House GOP Gives More Power to Privacy-Invasive Fusion Centers

by lgadmin

In just a few minutes of browsing the internet, advertisers can build a frighteningly accurate demographic and behavioral profile of you; where you live, how much money you make, and even what you might be planning for dinner. In a relatively short time, these data points are collected, analyzed, and put through numerous algorithms, allowing anonymous “third parties” to potentially know more about you than your friends, spouse, or perhaps even yourself.

While most of this information is collected with the intent to more accurately target you with commercial messages, government officials are similarly processing and analyzing data it collects on citizens — but its intentions are far less benign. And, thanks to a bill by Rep. John Katko (R-NY) that passed the U.S. House last week, its secret surveillance powers are about to get a big boost.

Since the 9/11 Commission’s final report criticizing the lack of cooperation and information-sharing among law enforcement agencies, state and urban area “fusion centers” are sold as a solution to this problem. Designed as localized clearinghouses for the “receipt, analysis, gathering, and sharing of threat-related information” from partners within law enforcement, public safety, and even the private sector, in theory, the national network of fusion centers allows law enforcement to more quickly identify and respond to national security threats. In practice, however, the result looks more like a case of “Government Snoops Gone Wild.”

Fueled by hundreds of millions of federal dollars, and with little oversight or accountability from the Department of Homeland Security, wasteful spending, poor intelligence, and partisan politics have become commonplace among fusion centers. Rather than enhance the ability of law enforcement to identify truly suspicious activity, for example, a 2012 report from the Senate Homeland Security Committee on fusion centers found just the opposite; that intelligence reports produced by these centers were “uneven quality – oftentimes shoddy, rarely timely…and more often than not unrelated to terrorism.” Furthermore, the report noted that the processes by which this information is gathered often violates Fourth Amendment protections against unlawful data collection from citizens with no ties to terrorism, or any criminal activity.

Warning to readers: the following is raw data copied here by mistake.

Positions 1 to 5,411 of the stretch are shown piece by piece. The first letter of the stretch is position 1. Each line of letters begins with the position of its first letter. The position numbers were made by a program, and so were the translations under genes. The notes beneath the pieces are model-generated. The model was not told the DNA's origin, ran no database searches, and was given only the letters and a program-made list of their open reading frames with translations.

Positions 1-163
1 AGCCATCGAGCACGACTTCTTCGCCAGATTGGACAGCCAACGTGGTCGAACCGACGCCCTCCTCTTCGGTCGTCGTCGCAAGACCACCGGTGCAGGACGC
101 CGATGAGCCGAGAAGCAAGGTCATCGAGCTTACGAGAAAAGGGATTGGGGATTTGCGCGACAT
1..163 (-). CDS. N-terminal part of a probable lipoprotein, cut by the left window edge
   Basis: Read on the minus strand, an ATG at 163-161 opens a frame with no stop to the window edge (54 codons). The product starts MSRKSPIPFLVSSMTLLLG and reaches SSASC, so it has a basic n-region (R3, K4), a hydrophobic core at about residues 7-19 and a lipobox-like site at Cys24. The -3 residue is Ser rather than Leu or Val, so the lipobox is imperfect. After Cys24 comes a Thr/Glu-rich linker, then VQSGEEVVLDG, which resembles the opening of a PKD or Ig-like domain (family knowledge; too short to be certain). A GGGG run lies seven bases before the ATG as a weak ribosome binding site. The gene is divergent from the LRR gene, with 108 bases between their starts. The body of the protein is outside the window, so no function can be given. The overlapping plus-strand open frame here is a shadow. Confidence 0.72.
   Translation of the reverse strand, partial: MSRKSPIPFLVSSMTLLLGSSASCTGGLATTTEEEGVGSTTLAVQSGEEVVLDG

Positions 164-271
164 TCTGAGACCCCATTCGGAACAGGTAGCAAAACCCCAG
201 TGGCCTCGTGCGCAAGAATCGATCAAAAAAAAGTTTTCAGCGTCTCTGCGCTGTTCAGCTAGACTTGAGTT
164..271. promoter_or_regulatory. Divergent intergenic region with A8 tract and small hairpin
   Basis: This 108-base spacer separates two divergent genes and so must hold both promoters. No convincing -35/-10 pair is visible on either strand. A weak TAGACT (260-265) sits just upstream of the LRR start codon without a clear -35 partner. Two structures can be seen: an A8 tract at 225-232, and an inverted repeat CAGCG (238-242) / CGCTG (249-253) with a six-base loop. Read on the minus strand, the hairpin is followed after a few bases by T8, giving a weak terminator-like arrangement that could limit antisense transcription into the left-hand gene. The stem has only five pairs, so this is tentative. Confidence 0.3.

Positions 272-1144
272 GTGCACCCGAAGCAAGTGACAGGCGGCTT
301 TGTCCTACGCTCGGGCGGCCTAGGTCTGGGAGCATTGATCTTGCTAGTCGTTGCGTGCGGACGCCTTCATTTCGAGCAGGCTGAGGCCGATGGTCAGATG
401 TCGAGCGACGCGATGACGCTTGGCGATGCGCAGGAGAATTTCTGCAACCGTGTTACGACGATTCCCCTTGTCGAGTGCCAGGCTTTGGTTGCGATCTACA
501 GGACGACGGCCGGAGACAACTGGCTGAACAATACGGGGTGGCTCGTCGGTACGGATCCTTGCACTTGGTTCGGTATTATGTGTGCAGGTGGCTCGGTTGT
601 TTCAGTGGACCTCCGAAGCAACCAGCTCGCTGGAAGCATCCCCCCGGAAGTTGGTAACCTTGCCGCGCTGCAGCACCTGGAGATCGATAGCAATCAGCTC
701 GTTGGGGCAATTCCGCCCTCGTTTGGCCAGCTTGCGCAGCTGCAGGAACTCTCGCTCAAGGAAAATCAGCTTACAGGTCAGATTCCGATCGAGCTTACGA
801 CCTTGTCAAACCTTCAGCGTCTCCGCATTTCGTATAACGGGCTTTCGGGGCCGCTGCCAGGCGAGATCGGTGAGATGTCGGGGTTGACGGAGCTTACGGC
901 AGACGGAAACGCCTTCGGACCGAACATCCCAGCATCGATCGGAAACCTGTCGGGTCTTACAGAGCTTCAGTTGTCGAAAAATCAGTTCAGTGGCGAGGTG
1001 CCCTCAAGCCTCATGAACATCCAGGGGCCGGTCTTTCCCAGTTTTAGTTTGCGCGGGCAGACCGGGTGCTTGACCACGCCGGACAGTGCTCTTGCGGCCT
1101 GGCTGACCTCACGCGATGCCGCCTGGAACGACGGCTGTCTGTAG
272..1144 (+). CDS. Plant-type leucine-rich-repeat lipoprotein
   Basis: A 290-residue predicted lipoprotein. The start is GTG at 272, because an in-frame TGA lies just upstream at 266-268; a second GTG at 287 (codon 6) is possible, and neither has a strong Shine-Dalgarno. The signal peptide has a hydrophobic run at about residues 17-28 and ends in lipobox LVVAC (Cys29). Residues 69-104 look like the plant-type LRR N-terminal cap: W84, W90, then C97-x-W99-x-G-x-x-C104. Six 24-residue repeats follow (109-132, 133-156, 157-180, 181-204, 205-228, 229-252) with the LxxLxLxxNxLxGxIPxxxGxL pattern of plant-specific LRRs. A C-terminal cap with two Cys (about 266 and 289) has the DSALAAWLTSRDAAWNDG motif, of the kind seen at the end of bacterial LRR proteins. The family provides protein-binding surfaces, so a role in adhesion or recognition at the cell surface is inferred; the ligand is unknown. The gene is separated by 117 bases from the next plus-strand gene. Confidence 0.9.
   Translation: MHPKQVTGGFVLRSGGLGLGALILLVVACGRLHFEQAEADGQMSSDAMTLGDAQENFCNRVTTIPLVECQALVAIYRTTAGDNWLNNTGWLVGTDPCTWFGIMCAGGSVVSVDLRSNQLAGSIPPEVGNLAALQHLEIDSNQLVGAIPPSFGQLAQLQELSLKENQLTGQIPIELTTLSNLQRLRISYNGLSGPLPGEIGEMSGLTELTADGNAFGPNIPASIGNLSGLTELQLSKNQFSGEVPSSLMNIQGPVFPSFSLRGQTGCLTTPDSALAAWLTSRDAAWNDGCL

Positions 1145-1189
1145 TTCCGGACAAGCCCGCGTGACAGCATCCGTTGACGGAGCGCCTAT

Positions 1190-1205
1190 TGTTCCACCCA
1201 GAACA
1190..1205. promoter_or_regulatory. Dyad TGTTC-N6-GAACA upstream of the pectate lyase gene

Despite the overwhelming evidence of corruption, ineffectiveness, and constitutional malfeasance of these fusion centers, Congress still seems intent on giving them even more access to information on citizens. Katko’s bill would instruct the Department of Homeland Security to “identify Federal databases and datasets” from other federal agencies such as the Federal Bureau of Investigation and the Treasury Department, which would then be given to fusion centers to add to their ever-growing databases.

By themselves, these new data sets are likely to be of little value, which is perhaps why the bill easily sailed through the House on a simple voice vote. Yet, just as with online advertising, the true power of this new data lies in adding the information to other data sets collected and maintained by fusion centers. Together, they help expand the broad, but increasingly intimate, profiles of citizens that can be run through algorithms and calculations to elicit suspicious trends or anomalies that are either flagged for future examination, or passed along to law enforcement, regardless of whether any actual criminal activity exists.

Proponents of fusion centers who continue to promote their efficacy as an “anti-terror” tool, no doubt see this type of “pre-crime” intelligence to be a good thing, but as Cato Institute’s Patrick Eddington notes here, “giving [fusion centers] access to even more information on innocent Americans will only increase the risks that people with no connections to terrorism will become victims of state and local law enforcement ‘counterterrorism’ witch hunts.”

One need only look to the 2009 “Strategic Report” produced by the Missouri Information Analysis Center, which described support for Ron Paul (and myself) as evidence of criminal “militia” activity, to see how easily such witch hunts can begin, and escalate. Incorporating such nonsense in fusion centers may seem absurd to the point of lacking any degree of credibility, but recklessly publishing poorly contrived “intelligence” to law enforcement needlessly places thousands of innocent Americans at risk of being involved in confrontations with the police who were acting on information they thought they could trust.

What other groups may soon find themselves targeted by law enforcement for completely innocent, constitutionally protected activities or speech, simply because fusion center “analysts” deem it “suspicious”?

Once again, House Republicans have failed to seize an opportunity to stand up for the Fourth Amendment and personal privacy. Hopefully Republicans in the Senate, perhaps led by Ted Cruz, who does appear to understand the dangers to individual privacy inherent in such unaccountable entities as fusion centers, will stop Katko’s ill-conceived bill. Unfortunately, these days neither congressional Democrats nor Republicans can be relied on to support efforts to rein in unnecessary government snooping.

Originally published here on

You may also like